This question stems from time series factor models (e.g., CAPM, Fama-French, etc.), but is a broader idea.

I am trying to comprehend how adding noise to a time series (e.g., error/residual from a regression) doesn't change the covariance between two assets.

For example, let's take two assets that are perfectly correlated with one another. If I add some random noise to each of those two assets (in which the random noise is uncorrelated to the assets and the other random noise), the properties of covariance would say that has no impact on the covariance of the assets, but that just doesn't seem correct.

What am I missing? Is there a more intuitive way of thinking about this?

As it relates to factor models, this essentially shows up in the fact that the asset covariance matrix only receives an addition of the error term variance along the diagonal. As an equation, this shows up in the last term of the following two-factor model:

\begin{eqnarray} \text{Cov}(r_i,r_j) & = & b_{i,1} b_{j,1} \text{Cov}(f_1,f_1) + b_{i,1} b_{j,2} \text{Cov}(f_1,f_2) + b_{i,2} b_{j,1} \text{Cov}(f_2,f_1)\\ & & + b_{i,2} b_{j,2} \text{Cov}(f_2,f_2) + \text{Cov}(e_i,e_j) \end{eqnarray}

Where $\text{Cov}(e_i,e_j) = 0$ unless $i=j$, in which case $\text{Cov}(e_i,e_i) = \text{Var}(e_i)$.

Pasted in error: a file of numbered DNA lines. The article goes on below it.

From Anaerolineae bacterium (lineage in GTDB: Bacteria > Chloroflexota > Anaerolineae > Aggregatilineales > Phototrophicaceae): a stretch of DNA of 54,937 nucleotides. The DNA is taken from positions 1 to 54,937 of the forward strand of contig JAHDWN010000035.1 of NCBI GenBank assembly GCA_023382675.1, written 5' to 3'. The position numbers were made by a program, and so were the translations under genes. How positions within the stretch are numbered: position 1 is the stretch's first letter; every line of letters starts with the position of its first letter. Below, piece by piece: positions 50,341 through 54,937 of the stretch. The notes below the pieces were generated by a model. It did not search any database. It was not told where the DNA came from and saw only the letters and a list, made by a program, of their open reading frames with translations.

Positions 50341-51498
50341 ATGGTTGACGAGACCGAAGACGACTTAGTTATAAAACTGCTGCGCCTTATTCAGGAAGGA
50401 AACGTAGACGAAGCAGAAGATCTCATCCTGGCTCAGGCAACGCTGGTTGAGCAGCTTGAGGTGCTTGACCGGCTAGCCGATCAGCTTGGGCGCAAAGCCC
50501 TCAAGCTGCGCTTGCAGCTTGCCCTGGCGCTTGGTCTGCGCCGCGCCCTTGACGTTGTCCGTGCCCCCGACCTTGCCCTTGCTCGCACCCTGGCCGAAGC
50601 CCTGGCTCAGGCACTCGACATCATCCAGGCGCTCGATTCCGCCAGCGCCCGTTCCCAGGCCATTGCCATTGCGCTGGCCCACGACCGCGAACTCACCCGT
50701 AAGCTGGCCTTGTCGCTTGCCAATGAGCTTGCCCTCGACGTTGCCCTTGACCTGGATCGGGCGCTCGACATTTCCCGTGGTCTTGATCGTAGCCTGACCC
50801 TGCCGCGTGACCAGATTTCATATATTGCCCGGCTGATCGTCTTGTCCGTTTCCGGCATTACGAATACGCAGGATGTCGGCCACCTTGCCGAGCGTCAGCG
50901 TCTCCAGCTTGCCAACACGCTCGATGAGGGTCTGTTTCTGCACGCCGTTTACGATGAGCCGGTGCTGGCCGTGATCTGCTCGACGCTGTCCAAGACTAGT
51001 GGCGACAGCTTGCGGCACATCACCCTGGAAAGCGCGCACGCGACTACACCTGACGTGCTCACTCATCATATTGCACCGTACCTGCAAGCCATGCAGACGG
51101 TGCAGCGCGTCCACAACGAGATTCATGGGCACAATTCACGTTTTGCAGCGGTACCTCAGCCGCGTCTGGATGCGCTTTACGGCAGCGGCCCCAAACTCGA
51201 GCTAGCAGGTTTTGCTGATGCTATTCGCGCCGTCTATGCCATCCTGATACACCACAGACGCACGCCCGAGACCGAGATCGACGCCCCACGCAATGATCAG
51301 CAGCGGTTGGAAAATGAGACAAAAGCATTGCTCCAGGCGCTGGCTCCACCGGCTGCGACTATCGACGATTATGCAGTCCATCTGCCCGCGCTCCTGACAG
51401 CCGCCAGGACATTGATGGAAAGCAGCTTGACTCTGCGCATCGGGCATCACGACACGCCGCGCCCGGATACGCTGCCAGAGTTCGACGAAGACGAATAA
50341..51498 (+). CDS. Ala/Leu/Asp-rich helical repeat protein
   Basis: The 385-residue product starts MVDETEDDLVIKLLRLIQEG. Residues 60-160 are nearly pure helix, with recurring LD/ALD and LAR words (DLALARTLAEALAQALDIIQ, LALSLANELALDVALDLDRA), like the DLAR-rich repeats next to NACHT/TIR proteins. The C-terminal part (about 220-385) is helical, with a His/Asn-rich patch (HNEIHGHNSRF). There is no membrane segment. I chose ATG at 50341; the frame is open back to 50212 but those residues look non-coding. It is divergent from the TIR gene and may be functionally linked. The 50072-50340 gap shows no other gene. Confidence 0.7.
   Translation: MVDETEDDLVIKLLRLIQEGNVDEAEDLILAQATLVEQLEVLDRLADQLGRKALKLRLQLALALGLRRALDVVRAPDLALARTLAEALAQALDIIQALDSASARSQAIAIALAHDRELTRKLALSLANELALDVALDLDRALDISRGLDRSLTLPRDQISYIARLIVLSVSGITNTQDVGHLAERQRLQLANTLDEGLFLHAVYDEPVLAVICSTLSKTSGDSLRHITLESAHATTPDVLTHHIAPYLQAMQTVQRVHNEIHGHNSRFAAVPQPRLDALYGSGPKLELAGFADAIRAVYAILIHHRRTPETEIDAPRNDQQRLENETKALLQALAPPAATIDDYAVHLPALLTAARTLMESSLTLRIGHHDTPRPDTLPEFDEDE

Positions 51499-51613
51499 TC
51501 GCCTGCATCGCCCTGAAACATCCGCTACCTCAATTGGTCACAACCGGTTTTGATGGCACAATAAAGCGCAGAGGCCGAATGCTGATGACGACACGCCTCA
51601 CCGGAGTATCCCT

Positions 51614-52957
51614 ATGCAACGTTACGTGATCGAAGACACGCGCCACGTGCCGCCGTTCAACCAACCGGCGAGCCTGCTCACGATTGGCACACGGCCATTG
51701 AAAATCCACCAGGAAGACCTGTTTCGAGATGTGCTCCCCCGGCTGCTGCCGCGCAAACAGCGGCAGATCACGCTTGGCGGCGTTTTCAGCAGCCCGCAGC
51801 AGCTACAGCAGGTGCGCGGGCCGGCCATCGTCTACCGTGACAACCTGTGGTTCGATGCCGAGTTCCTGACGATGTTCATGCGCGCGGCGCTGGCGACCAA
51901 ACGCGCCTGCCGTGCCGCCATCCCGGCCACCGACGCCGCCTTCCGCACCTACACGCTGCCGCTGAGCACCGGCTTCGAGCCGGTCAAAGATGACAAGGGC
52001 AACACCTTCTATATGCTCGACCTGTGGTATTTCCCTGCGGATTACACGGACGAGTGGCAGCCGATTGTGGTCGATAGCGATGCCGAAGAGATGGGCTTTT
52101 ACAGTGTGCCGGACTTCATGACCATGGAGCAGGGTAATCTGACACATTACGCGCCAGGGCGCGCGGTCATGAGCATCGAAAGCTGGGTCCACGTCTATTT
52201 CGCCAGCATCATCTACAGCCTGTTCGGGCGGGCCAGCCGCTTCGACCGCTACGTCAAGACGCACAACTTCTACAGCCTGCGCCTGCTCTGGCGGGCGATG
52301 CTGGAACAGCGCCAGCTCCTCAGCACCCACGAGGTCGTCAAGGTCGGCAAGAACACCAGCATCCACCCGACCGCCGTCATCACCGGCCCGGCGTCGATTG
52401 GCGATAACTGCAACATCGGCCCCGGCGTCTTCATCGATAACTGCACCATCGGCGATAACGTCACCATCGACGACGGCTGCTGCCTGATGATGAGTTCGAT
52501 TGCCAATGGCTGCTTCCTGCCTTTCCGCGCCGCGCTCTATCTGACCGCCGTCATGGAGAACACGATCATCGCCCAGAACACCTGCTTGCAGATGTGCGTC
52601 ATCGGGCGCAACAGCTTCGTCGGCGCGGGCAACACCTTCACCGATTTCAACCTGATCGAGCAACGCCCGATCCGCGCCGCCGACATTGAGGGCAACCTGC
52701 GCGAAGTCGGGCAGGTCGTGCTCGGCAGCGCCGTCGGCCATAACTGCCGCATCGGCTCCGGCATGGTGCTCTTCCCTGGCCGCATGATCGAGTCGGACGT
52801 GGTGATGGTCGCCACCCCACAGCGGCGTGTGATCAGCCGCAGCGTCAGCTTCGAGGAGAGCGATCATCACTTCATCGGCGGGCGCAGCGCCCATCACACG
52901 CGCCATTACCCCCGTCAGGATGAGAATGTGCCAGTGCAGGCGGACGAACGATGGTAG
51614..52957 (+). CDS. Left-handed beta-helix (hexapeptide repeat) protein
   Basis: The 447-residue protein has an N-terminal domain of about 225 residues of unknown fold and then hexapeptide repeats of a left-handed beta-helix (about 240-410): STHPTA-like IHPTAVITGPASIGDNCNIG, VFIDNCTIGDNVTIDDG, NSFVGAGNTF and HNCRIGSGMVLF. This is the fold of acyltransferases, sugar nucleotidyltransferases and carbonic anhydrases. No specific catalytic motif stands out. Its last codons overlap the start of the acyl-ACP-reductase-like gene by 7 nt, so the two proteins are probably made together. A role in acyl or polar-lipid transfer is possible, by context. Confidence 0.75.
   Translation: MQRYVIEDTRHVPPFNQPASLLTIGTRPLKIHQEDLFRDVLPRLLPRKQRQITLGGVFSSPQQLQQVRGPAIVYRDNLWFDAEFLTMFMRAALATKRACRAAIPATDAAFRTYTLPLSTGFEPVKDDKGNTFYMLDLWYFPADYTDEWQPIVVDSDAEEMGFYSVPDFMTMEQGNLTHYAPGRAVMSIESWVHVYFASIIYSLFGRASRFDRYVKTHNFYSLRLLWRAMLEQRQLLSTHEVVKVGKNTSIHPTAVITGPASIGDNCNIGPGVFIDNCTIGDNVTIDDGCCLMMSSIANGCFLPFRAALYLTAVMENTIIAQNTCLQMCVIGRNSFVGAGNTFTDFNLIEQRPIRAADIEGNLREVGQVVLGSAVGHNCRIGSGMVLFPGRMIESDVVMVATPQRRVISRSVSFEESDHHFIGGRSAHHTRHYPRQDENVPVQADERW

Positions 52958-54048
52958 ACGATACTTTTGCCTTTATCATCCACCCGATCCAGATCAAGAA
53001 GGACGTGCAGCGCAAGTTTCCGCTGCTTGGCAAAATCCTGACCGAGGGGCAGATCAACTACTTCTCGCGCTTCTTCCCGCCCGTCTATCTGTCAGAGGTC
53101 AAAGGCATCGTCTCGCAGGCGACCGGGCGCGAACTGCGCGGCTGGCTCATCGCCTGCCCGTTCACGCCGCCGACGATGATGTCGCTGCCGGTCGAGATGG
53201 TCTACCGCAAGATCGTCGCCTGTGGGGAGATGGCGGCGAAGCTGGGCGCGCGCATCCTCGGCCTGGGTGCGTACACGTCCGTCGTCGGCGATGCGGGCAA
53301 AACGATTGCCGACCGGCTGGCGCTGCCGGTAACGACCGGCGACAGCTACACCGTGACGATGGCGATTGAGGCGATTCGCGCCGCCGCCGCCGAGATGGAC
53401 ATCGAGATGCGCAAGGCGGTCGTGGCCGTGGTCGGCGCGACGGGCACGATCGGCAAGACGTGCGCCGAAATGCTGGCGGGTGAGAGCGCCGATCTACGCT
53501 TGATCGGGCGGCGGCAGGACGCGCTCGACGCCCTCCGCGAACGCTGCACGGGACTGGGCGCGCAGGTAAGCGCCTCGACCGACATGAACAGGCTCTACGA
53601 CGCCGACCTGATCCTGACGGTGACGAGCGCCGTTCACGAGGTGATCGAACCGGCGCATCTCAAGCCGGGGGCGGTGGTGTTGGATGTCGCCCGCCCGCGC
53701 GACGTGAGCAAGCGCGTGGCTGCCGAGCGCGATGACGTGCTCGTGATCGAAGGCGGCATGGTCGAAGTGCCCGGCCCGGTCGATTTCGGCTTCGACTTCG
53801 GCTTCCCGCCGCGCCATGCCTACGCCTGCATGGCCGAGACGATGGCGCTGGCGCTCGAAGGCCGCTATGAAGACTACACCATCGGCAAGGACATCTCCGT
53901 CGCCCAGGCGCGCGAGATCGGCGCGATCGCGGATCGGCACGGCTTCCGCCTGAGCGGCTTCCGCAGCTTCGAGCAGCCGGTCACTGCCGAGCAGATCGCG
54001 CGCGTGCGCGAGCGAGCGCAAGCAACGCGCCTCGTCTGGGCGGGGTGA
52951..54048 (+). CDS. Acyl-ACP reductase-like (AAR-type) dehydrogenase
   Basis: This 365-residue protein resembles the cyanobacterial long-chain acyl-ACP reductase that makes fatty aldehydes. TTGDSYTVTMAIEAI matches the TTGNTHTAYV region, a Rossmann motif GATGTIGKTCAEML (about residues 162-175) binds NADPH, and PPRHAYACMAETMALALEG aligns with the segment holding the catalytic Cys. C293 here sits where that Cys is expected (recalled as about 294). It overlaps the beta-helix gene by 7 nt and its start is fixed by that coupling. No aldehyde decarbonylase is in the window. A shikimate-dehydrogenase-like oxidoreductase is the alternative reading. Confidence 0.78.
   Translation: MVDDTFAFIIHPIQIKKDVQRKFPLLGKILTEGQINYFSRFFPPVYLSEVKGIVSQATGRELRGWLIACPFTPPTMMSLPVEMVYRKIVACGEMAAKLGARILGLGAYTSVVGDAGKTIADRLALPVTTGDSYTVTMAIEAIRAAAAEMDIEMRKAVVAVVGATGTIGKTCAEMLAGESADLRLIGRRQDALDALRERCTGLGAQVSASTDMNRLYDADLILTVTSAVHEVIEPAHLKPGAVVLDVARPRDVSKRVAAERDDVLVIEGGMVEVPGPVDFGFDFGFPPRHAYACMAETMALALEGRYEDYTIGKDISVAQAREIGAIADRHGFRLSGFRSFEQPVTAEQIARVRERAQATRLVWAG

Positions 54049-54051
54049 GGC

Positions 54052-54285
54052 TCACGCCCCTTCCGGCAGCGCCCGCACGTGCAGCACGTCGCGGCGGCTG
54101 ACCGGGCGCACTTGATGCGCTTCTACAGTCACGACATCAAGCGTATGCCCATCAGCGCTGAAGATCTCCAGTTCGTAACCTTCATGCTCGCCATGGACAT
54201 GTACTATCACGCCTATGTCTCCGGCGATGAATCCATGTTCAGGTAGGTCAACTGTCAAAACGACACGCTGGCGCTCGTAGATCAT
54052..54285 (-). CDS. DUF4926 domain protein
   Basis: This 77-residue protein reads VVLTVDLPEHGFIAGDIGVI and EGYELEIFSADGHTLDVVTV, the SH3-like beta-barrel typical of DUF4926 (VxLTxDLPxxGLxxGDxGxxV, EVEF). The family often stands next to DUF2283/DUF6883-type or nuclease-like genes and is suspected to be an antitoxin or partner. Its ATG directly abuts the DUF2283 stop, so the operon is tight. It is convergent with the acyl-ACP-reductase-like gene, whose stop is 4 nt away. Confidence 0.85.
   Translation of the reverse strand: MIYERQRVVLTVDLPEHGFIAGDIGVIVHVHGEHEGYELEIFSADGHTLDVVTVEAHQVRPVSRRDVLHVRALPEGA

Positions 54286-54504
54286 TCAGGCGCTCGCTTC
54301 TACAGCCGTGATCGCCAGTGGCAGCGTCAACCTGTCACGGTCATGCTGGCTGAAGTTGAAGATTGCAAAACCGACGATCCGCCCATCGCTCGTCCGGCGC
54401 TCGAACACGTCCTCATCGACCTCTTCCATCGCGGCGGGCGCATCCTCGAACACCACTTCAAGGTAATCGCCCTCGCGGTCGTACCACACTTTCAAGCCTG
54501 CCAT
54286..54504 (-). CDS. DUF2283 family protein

Actually...I think I may have solved my own question. The covariance will stay the same, but the correlation may drastically change. It's hard (or next to impossible) to visualize covariance whereas correlation is fairly easy.

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    $\begingroup$ A useful way to interpret covariance, standard deviation, and correlation comes from linear algebra. Covariance is an inner product of two mean zero random variables (it's like the dot product), standard deviation is the norm induced by that inner product, and correlation is the cosine of the angle between the random variables. $\endgroup$ – Matthew Gunn Dec 30 '17 at 6:22

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